To prove that this is, in fact, Hoppe’s view, and I’m not just projecting my view onto Hoppe, one can look to page 212 of Democracy: The God That Failed in which Hoppe says that “a libertarian world could and likely would be one with a great variety of locally separated communities engaged in distinctly different and far-reaching discrimination.” This is the same view other cultural conservatives with libertarian political views advocate. Much of this train of logic, in fact, can be derived from Murray N. Rothbard’s writings in the Rothbard-Rockwell Report. This tradition of localism in libertarianism, however, does not start with Hoppe or Rothbard. Rather, it starts with Ludwig von Mises. In Mises’s 1927 book Liberalism, Mises advocated for the right of secession not as a right of the State, but as a right of the individual. At any level from the nation, to the community, to the individual, one has the right to secede and form his/her own form of culture, and to exclude all who advocate against one’s culture from their property.
With all of this in mind, we can clearly see that those who advocate democracy or communism must, in fact, be physically removed from a libertarian social order. In a society based on the private property ethic, one who advocates for the systematic violation of private property rights has no place in that society. To call for the abolition of the natural right to property is inherently contrary to the nature of a libertarian social order. If you do not like private property rights, go to a community that shares each others’ toothbrushes rather than forcing us to do so. Liberty, once lost, is extraordinarily hard to regain, if not impossible. It is for this reason that libertarians must reject the State as the immoral monstrous absurdity that it is, and must shun habitual advocates of the State as sociopathic lunatics. This is not to say that kindness and good manners towards these people must be rejected. This is to say that their ideas must be logically eliminated before them. If they still insist the right to use force against you and your community, then they must be ostracized and physically removed from a libertarian society.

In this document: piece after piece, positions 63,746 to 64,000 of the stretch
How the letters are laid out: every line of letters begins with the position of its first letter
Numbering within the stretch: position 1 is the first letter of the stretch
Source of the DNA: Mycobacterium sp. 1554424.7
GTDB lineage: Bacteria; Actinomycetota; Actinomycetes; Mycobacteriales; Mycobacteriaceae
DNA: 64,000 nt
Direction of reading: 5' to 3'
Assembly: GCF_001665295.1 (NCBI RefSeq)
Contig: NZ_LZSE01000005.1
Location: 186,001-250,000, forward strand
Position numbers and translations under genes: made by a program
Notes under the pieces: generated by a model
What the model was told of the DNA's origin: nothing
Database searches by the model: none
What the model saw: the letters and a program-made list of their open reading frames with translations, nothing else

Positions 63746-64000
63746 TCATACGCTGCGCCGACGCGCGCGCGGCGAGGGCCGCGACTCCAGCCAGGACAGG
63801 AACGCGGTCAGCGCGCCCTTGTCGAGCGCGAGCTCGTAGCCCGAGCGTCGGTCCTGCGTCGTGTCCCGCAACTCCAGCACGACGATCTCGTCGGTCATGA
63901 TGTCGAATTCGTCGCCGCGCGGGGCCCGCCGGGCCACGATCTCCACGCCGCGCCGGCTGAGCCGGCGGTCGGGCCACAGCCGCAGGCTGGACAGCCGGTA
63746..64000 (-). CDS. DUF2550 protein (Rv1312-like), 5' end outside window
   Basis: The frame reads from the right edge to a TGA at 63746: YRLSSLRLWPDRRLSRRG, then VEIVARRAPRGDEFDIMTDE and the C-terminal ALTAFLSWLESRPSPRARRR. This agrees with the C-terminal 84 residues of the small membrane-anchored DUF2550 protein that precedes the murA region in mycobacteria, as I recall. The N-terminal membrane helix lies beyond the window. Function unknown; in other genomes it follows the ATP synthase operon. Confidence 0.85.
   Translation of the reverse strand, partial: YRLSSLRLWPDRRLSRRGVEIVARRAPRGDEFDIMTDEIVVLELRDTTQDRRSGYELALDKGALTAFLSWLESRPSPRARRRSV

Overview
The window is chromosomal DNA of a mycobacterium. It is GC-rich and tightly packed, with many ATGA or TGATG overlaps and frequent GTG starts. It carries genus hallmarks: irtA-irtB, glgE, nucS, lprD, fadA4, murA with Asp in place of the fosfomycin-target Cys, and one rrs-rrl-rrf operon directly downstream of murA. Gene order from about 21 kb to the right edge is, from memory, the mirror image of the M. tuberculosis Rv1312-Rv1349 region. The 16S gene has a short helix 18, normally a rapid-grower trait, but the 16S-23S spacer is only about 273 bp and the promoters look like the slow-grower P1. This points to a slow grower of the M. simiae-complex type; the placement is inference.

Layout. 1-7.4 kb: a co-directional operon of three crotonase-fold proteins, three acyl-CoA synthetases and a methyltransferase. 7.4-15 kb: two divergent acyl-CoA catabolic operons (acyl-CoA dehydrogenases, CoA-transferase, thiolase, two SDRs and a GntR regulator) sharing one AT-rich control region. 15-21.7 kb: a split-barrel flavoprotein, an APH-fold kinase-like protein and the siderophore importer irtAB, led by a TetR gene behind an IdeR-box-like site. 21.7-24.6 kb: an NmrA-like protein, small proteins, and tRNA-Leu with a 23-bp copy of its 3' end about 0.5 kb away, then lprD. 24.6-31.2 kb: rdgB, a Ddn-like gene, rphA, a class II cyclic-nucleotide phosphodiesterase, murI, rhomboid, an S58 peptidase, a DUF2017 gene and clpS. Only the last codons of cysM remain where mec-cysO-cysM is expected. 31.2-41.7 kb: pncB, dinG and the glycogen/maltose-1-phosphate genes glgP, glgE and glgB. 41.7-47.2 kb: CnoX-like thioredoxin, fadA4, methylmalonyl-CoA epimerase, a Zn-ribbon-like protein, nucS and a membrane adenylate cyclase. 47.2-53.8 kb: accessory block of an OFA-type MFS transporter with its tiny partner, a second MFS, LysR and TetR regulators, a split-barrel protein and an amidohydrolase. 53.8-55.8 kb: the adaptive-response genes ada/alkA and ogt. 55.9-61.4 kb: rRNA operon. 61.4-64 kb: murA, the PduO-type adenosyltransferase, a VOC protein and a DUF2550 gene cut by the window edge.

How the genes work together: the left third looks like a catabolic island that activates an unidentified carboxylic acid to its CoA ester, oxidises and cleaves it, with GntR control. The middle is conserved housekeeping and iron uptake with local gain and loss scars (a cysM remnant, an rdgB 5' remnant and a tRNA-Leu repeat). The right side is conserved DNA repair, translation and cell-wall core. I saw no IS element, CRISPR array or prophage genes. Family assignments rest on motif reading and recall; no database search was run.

Just to see how detrimental a rejection of physical removal can be, consider this: in California, Hillary Clinton beat Donald Trump in the presidential race by an incredible 3,446,281 votes. In Kentucky, Rand Paul defeated Jim Gray in KY’s US Senate race by 276,931 votes. In other words, if 276,932 California Democrats moved to KY and registered to vote, Rand Paul would have lost his reelection bid and the Democrats in California would still be ahead by more than 3,000,000 votes, ceteris paribus. If the Democrats in California were smart, they would distribute 3 million of themselves to swing states or red states with smaller populations such as Kentucky. So why don’t the democrats move here en masse? Simply put, there is a culture of conservatism here in KY. Far Left liberals, except those on college campuses, tend to be social outcasts in KY and other conservative states. This culture is one of the strongest barriers to leftists taking over Kentucky and similar states. Value Rand Paul and Thomas Massie? You have our anti-DNC attitude to thank.
In a way, Rothbard was prophetic in predicting that the critics of true libertarianism would savagely target Hans-Hermann Hoppe, but not in an honest way. The critics of Hoppe tend to have never read him or they deliberately misinterpret his work. We can see that physical removal is merely an expression of the right of exclusion. In the same way that these “libertarians” exclude Hoppe and people who follow his line of thinking from their organizations and friend groups, so too are they physically removing an individual and thus practicing hypocrisy so long as they reject physical removal. One can see that anyone has the right to exclude anyone else from their property for any reason. It is with this in mind that physical removal is essential to liberty and the rejection thereof is a rejection of the very basics of libertarianism: self-ownership, non-aggression, and private property rights.